Multivariable analysis of the complete data set A125 led to the selection of only three variables: x5, x6, and x8 due to low power for selecting variables with moderate effects (Table 4). Even though the sample size was relatively small, non-linearity of x5 and x6, the two variables with a stronger effect (see Additional file 1: Table A2), was identified. The removal of three IPs (obs.14, 16, and 105) that were identified in the univariable approach led to the inclusion of variable x3 and changed the FP1 power term for variable x5. No IPs were found in the diagnostic analysis of the multivariable model of data set A125. Compared to the true model, the main differences in selected MFP models were the elimination of x1, x10, and x4a, while x3 was only included with the IPu approach. These results illustrate that the sample size of 125 was much too low to select a suitable MFP model.

The results for the sample size of n = 250 were much closer to the true model since variables x1 (although only linear), x3, x10, and x4a were included in the model. The elimination of five IPs did not affect the selection of variables but changed some of the power terms of continuous variables. For n = 500, the selected MFP models agreed well to the true model. Selected functions for x1 (Fig. 7) best illustrate the significant impact of the sample size. The variable was eliminated when n = 125, a linear function was selected when n = 250, and an FP2 function that was close to the true function was selected when n = 500.

Relatively large dataset

Results for three relatively large datasets (A500, B500, and C500) were summarized in the additional file (see subsection 4.3 in Additional file 1). IPs had some effects on the power terms chosen, and binary variables were not always correctly included. Figure 8 shows the estimated functions (after deletion of IPs) for the five continuous variables that had an effect on the outcome. In C500, a non-linear function was estimated for variable x10 instead of the correct linear function but otherwise the agreement is good. Identification and elimination of IPs improved the selected function for x5 (FP2 in all data, FP1 after removal of IPs) and changed the selection of x9b and x4b in A500, but otherwise the effect was negligible in the three data sets.

Fig. 8
figure 8

Data A500, B500, and C500. The plots were created after removing the IPs identified in the multivariable model (results of IPAm in Additional file 1: Table A5). Variable x7, which was irrelevant in the true model, was not selected in each data set, so it was not plotted

One of the reviewers suggested to investigate the effects of IPs in larger dataset which is often encountered in practice. This prompted us to conduct additional analysis in data D1000 with a sample size of 1000. Due to computational complexity, we only conducted a single-case deletion and the multivariable approach. No IPs were found at the 5% significance level for function selection, but three IPs were found at 1% in only variable x5 which caused an FP2 function as shown in Additional file 1: Figure A8. The FP2 function was clearly driven by IPs (Additional file 1: Figure A9, left panel). The function without IPs agreed well with the true function (Additional file 1: Figure A9, right panel).

Generally, with large sample sizes and removal of IPs, variables selected and the estimated functional forms were good approximations of the true model (Additional file 1: Table A5).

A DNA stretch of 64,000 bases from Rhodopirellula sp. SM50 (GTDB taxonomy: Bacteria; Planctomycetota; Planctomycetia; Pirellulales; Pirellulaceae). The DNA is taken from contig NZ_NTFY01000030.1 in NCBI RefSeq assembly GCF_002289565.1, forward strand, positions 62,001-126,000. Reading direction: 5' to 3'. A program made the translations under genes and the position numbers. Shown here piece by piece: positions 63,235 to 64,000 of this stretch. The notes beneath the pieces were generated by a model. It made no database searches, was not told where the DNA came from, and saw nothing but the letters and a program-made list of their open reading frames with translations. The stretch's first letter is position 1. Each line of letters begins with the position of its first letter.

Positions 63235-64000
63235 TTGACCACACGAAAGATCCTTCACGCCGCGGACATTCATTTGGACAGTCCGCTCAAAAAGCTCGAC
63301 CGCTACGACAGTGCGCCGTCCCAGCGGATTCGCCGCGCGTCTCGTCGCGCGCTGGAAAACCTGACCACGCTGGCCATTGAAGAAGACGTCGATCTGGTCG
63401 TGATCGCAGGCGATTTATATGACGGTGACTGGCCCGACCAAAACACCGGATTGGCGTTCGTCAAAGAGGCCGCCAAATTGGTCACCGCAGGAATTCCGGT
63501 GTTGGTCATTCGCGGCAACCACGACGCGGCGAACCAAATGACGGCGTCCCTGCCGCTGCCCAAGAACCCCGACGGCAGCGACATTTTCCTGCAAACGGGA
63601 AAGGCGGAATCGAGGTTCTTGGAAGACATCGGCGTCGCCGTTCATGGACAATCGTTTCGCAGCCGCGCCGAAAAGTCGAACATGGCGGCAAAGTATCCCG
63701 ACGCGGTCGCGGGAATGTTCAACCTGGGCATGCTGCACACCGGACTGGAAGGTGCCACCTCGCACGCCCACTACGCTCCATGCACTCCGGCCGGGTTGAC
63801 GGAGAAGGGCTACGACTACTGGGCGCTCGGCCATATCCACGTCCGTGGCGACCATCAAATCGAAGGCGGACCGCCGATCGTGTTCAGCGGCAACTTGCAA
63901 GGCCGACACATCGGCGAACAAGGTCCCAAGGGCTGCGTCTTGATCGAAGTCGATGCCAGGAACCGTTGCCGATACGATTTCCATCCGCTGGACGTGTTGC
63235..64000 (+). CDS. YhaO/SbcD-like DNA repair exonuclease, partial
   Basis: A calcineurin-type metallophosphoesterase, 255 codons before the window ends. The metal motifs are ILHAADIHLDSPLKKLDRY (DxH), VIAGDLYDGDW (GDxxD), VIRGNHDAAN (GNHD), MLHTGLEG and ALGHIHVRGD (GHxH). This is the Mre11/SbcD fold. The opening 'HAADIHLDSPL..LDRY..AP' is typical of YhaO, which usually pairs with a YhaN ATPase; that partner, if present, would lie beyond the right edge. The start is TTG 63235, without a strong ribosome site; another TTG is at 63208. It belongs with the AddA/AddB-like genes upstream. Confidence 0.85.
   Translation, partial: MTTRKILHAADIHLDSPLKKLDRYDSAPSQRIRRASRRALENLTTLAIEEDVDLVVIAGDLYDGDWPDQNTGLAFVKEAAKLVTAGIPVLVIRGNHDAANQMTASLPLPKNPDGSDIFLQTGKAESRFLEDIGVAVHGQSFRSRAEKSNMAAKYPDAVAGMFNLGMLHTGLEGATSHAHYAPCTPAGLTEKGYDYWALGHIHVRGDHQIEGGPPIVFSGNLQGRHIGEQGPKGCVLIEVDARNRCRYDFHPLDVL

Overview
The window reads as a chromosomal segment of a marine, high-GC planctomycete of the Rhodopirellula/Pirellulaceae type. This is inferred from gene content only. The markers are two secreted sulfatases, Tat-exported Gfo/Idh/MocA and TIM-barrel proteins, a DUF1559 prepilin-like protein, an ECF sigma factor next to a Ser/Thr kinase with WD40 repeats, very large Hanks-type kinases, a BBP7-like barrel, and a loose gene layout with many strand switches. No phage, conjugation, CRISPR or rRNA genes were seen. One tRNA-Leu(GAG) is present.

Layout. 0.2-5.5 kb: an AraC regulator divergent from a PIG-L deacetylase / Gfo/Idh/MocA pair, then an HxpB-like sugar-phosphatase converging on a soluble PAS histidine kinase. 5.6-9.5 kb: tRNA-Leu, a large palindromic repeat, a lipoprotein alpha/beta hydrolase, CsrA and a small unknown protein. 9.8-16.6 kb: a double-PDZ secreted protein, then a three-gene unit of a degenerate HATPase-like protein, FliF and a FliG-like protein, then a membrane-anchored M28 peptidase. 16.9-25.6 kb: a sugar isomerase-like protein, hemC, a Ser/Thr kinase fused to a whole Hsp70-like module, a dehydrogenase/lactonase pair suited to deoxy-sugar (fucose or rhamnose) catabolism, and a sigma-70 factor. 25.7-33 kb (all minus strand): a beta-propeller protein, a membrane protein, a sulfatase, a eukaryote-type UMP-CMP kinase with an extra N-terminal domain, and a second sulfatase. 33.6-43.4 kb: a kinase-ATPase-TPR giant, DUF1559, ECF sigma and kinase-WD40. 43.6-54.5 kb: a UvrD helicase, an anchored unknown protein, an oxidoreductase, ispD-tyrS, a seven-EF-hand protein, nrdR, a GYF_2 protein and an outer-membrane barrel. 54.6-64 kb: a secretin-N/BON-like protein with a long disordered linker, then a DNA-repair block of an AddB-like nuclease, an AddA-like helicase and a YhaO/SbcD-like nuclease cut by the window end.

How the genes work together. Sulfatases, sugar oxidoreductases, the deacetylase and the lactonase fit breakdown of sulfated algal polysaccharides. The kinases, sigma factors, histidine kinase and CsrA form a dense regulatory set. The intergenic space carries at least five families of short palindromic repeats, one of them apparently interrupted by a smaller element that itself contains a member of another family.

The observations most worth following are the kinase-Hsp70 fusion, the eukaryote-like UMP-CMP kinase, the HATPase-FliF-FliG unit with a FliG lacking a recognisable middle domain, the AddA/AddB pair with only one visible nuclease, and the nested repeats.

In areas of science in which empirical data are analyzed, various types of regression models are derived for prediction, description, and explanation [25]. In medicine, continuous measurements such as age and weight are often used to assess risk, predict an outcome, or select a therapy. Background knowledge or the type of question should strongly influence how continuous variables are used. However, knowledge is often insufficient and the analyst needs to decide how to handle continuous variables, a very difficult issue in the context of multivariable analysis when the selection of the functional form of a continuous variable needs to be combined with the selection of variables which have an influence on the outcome.

Concerning continuous variables, categorization and the assumption of a linear effect are still the most popular approaches [26], despite many well-known weaknesses [2,3,4, 13]. This unfortunate situation is partly caused by lack of guidance for the selection of variables and modeling of continuous variables. Sauerbrei et al. [13] described and discussed the fractional polynomial and spline-based approaches in an overview paper of topic group 2 “Selection of variables and functional forms in multivariable analysis” of the STRengthening Analytical Thinking for Observational Studies (STRATOS) initiative [27]. Various spline-based approaches have been proposed and an overview of the most widely used spline-based techniques and their implementation in R software is given in [12]. The authors illustrated some challenges that an analyst face when working with continuous variables using a series of simple scenarios of univariable data. They concluded that an “…experienced user will know how to obtain a reasonable outcome, regardless of the type of spline used. However, many analysts do not have sufficient knowledge to use these powerful tools adequately and will need more guidance.”

Univariable analysis was the emphasis of this overview. A brief overview of spline-based techniques for multivariable model building was given in [13]. While FPs are global functions, splines are much more flexible and can also estimate local effects. However, that comes at the price of more function instability and uncertainty [7]. Furthermore, local features may be identified by a systematic check of residuals of the MFP model, and statistically significant local polynomials can be parsimoniously added [28]. Results of MFP and spline-based approaches were compared in several examples [1, 7], and a simulation study [29], but it is obvious that more comparisons of spline procedures in both univariable and multivariable contexts and comparisons to MFP are needed.